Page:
My mother between her Aunt Helen (l) and Aunt Jessie (r) at the house in Belfast

At that time, we spent several vacations visiting my great-aunt Jessie, who lived in the farming community of Belfast in western New York State. Jessie lived in a white house with an old barn. I remember that house for its very steep and narrow stairs to the second floor, its Victorian furniture, a collection of Earl Stanley Gardner mysteries and a wonderful raspberry patch out back. Jessie smoked cigarettes and would blow smoke rings upon request! My mother's aunts were unusual for their time. They went to college, had careers and never married.

Jessie, when she was young, probably as a college student

When we weren't playing with the kids from the dairy farm across the street or walking a couple of blocks to buy penny candy or reading the decades' worth of “LIFE” magazines stored in the barn, we would play Canasta or Bolivia with the grown-ups. It seemed particularly sophisticated to be spending the hottest part of the day in the gloom of the old house playing cards.

My brother, Bill, standing on a fence which overlooks the Genesee River Valley

The town and the house were on a rise overlooking the Genesee River. About twenty-five miles away, the river runs through a gorge, sometimes called the Grand Canyon of the East, in what is now Letchworth State Park. We would drive to the park to see the falls, have a picnic and visit the cabin of Mary Jemison. Mary was born at sea as her family fled a famine in Ireland in 1743. I didn't learn until recently that my great-great-great-great-great-grandparents (5th great-grandparents) had left Ireland in 1751 (at the time of the collapse of the linen trade) and my 5th great-grandmother had died and been buried at sea. She had already birthed my great-great-great-great-grandfather. The Jemisons grew flax in western Pennsylvania for what was left of the Irish linen trade in and they were killed and scalped in a Shawnee raid in 1755, except for Mary and a brother, whose fate is unknown. She was abducted and given to some Seneca women to replace their brother, who had been killed by settlers. She married, twice, and had several children. When she had an opportunity to return to White “civilization,” she refused.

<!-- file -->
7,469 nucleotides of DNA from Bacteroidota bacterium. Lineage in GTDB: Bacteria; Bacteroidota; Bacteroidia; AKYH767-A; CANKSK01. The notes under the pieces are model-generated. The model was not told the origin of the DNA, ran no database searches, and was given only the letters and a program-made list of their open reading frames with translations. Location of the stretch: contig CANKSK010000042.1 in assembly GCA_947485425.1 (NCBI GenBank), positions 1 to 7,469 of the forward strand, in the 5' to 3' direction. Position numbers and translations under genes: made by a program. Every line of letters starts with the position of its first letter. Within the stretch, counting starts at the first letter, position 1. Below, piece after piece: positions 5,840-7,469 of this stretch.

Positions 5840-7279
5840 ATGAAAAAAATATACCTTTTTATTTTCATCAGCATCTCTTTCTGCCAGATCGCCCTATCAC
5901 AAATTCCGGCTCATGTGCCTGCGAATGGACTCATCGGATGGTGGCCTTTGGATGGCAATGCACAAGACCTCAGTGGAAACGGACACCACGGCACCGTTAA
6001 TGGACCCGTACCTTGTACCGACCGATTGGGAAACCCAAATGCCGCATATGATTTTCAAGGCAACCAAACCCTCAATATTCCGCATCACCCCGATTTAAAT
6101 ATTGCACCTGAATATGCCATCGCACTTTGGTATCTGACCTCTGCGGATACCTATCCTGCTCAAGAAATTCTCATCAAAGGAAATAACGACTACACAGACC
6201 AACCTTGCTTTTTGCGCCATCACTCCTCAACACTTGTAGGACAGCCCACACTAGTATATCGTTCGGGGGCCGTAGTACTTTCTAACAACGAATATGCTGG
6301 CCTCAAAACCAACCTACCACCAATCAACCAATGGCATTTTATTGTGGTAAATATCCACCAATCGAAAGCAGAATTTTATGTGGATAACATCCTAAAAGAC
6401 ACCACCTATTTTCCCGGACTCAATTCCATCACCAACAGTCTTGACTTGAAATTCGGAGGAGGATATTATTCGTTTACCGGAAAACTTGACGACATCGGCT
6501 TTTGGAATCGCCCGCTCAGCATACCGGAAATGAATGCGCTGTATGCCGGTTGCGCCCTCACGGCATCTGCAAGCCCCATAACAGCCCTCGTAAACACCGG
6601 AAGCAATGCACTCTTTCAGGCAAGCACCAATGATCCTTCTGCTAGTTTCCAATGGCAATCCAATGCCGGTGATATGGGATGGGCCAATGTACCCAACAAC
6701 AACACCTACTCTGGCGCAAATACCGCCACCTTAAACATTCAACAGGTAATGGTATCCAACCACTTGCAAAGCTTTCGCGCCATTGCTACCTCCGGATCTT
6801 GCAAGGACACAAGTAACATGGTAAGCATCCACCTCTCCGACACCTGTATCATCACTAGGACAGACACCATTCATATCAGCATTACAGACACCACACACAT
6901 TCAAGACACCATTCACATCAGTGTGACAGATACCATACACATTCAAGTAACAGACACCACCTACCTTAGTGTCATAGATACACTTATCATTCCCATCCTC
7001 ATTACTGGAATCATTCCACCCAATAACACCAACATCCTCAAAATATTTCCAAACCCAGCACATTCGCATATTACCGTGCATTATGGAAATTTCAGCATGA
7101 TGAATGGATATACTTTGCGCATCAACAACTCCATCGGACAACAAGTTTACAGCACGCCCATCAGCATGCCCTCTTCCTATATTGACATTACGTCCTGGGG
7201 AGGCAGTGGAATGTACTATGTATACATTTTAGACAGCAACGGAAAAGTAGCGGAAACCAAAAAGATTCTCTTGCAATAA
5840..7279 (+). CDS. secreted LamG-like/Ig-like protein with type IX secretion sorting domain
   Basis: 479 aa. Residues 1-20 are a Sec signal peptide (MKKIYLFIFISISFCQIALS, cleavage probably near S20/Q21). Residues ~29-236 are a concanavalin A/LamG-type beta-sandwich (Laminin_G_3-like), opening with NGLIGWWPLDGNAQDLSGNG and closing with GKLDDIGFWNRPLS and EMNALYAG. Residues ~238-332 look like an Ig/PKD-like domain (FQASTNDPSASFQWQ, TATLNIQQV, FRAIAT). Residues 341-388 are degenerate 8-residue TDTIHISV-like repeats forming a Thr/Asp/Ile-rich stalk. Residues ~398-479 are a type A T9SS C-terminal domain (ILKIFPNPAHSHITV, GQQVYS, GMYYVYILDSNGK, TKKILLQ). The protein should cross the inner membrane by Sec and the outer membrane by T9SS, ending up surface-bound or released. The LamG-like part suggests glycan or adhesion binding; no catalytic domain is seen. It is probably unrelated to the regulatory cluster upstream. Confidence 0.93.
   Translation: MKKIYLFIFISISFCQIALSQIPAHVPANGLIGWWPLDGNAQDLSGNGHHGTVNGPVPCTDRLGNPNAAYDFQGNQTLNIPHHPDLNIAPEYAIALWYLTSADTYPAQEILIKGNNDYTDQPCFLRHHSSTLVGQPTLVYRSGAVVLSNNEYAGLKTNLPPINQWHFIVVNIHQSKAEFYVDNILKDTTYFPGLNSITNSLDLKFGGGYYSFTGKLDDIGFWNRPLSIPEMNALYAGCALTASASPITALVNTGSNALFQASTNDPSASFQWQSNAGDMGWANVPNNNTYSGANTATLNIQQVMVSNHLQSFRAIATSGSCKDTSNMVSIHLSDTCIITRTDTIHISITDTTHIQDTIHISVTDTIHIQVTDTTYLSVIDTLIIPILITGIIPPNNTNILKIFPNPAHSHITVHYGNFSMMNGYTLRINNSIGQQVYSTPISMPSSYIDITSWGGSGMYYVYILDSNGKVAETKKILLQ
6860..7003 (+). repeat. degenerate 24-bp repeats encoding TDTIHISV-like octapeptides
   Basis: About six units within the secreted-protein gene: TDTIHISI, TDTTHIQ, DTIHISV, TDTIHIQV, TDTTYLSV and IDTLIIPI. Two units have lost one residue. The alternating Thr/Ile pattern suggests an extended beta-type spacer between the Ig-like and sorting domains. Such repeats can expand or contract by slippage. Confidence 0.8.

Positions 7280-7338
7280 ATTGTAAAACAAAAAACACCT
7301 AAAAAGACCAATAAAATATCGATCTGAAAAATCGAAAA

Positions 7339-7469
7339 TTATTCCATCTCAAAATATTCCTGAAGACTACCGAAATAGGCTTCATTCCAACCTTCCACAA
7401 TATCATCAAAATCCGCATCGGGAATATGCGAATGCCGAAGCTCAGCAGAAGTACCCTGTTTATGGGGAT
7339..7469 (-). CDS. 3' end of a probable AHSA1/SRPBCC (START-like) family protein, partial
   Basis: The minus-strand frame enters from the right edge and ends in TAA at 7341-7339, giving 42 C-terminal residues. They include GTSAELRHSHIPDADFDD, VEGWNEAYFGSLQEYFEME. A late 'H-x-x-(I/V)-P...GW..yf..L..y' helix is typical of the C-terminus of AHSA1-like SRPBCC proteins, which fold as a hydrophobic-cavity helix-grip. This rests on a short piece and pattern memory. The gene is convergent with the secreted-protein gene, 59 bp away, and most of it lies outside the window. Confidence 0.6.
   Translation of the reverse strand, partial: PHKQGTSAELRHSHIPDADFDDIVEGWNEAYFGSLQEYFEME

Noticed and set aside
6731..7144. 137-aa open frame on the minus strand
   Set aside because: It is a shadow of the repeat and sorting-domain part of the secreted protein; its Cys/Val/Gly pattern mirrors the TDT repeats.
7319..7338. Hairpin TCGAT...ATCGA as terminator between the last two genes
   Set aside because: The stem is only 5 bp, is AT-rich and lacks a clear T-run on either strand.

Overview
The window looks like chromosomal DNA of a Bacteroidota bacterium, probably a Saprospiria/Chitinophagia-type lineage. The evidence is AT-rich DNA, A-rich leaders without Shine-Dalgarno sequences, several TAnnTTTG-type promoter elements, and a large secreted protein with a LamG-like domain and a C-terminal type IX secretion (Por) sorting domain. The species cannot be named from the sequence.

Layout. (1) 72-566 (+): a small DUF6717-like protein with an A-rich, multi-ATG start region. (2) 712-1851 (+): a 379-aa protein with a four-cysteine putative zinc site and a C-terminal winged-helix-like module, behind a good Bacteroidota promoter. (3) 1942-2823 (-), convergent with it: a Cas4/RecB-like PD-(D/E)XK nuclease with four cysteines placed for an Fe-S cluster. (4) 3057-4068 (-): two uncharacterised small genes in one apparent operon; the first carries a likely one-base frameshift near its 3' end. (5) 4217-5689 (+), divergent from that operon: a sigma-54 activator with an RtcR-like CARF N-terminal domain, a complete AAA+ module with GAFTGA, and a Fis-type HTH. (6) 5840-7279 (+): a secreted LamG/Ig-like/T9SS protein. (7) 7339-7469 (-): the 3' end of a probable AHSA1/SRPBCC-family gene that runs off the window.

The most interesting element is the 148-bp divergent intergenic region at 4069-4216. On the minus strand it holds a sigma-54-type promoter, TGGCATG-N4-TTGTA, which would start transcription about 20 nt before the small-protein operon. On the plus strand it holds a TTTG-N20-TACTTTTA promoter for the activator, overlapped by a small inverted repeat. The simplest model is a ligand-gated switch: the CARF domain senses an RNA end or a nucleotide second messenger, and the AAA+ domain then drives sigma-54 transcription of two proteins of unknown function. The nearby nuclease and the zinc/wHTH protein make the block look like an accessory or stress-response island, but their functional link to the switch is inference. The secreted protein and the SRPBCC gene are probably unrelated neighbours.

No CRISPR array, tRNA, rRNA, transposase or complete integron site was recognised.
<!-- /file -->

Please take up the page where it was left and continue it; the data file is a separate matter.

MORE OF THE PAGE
My father, Jim, standing near the falls at Letchworth

When I was about 9, I bought her autobiography, which she had dictated to a local preacher, from the Letchworth Park gift shop. I read it a couple of times, had dreams about her for years and couldn't comprehend her choices. As a child, I had several recurring dreams which I would invoke in order to go to sleep. These dreams would generally be considered unsettling and, yet, I took comfort in them. Why they helped me sleep, I do not know. One was based upon Mary's life. From that time on, when I stood outside the ruins of the log cabin in The Woods, it was Mary Jemison I tried to imagine and Mary Jemison I could not yet understand. Why had she chosen to stay with a people who had scalped her family? I was a child and didn't know what I know now, but courage and belonging were the two conditions I still experienced as my feet were planted outside that cabin.

Me, at age 9

Though my mother was a feminist her entire life, beginning well before the Women's Movement of the 70's, she was definitely a modern White feminist with little understanding of intersectionality. Hers was a perspective of a highly-educated, white, middle class woman, who wanted to work, but dd not have to. I'm not sure that she ever realized that to have the freedom she wanted, she would have to give up much of what she felt she needed. It was always someone else's fault that she couldn't have that freedom. She was a slave to creature comforts and would never have been able to explain why a woman would stay with “savages.” It would be decades before I would learn that the majority of abducted White women, who lived in indigenous communities, refused to return to “civilization,” because life was more egalitarian where they were. And just a few years ago, I learned even more.

My mother

In the intervening decades I developed politically, but slowly. Protesting against the Vietnam War and the subsequent large and small wars, which the United States waged upon small countries, and a fairly constant appearance in the Letters to the Editor sections of several newspapers were the extent of my activism. But, eventually, I became more radicalized and with it came knowledge of The Commons and the Enclosure Movement in Great Britain and the United States and their relevence to privatization and climate change in the present moment.

Since then, most of my activism has been around the issues of war, income inequality and the militarization of law enforcement, often through the lens of feminism. But I wasn't giving Mary Jemison much thought.

In 2013, I turned 65 and had long promised myself a few months in Paris to celebrate that birthday. Some day I may regret having spent all that money that should have been for my old age, but I hope not. I planned 2-1/2 months in Paris, 2 weeks in Scotland and 2 weeks in Wales with my poetry workhop. My heritage is Scots-Irish, English, Welsh, German and Swiss. It was a fabulous trip, but a couple of things happened in Paris that are germane to this story.